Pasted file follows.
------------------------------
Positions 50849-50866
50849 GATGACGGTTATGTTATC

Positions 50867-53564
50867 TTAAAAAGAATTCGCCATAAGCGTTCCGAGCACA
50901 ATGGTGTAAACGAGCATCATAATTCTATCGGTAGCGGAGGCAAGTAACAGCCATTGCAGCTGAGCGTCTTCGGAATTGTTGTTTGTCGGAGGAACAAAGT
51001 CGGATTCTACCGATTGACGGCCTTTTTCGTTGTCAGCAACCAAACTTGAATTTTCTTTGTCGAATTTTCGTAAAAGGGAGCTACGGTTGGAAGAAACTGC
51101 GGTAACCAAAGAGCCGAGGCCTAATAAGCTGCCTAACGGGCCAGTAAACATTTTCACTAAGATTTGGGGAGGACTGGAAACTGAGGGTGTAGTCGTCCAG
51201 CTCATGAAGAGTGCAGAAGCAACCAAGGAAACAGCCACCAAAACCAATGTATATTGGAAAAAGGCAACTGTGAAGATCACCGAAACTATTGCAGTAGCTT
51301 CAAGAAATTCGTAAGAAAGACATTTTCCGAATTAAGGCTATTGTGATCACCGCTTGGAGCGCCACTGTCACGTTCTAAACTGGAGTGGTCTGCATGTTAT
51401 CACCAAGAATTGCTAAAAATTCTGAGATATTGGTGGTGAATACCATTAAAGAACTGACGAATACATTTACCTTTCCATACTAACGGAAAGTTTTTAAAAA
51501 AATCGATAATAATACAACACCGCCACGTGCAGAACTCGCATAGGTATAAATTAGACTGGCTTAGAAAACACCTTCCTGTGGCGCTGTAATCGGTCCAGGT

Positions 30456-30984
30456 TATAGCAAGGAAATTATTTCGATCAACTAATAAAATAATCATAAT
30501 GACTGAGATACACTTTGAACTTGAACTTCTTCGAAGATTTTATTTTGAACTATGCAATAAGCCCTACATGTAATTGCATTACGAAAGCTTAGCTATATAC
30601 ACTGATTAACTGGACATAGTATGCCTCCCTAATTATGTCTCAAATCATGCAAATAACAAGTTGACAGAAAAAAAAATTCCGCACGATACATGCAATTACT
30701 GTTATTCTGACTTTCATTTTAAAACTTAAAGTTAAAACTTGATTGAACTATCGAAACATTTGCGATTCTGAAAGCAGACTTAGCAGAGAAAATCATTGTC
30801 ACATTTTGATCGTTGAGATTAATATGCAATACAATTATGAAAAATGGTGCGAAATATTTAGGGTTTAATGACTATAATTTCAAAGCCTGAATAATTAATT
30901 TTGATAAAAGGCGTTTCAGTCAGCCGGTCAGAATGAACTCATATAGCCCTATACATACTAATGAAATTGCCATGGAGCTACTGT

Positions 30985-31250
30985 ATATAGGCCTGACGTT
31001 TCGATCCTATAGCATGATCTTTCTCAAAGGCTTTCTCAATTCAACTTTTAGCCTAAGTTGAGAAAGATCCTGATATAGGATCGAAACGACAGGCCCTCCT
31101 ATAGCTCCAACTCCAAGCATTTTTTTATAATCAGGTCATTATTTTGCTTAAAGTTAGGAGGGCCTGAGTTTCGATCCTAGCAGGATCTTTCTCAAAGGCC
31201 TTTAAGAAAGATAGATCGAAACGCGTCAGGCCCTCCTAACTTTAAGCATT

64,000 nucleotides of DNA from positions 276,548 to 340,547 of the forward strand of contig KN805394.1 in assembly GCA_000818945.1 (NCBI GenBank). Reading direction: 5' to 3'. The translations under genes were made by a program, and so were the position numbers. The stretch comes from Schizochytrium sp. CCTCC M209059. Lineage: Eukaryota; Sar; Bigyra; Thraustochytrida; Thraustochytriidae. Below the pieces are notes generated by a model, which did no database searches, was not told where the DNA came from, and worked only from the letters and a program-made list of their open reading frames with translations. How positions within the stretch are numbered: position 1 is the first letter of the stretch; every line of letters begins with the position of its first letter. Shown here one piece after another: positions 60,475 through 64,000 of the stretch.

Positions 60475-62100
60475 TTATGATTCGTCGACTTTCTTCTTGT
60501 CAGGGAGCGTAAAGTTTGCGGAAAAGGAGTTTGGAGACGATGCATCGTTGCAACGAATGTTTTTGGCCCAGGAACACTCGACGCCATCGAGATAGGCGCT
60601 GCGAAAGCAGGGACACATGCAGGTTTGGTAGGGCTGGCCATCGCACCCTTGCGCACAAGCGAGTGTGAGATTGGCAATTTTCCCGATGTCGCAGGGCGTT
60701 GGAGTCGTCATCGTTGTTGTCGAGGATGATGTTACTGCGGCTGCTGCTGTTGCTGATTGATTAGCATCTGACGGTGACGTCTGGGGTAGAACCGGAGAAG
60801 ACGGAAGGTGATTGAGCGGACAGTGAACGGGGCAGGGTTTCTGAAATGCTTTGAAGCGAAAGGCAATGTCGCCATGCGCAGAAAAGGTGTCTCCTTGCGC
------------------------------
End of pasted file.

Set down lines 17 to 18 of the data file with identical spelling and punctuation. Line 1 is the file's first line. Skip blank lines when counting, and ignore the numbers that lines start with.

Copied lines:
30801 ACATTTTGATCGTTGAGATTAATATGCAATACAATTATGAAAAATGGTGCGAAATATTTAGGGTTTAATGACTATAATTTCAAAGCCTGAATAATTAATT
30901 TTGATAAAAGGCGTTTCAGTCAGCCGGTCAGAATGAACTCATATAGCCCTATACATACTAATGAAATTGCCATGGAGCTACTGT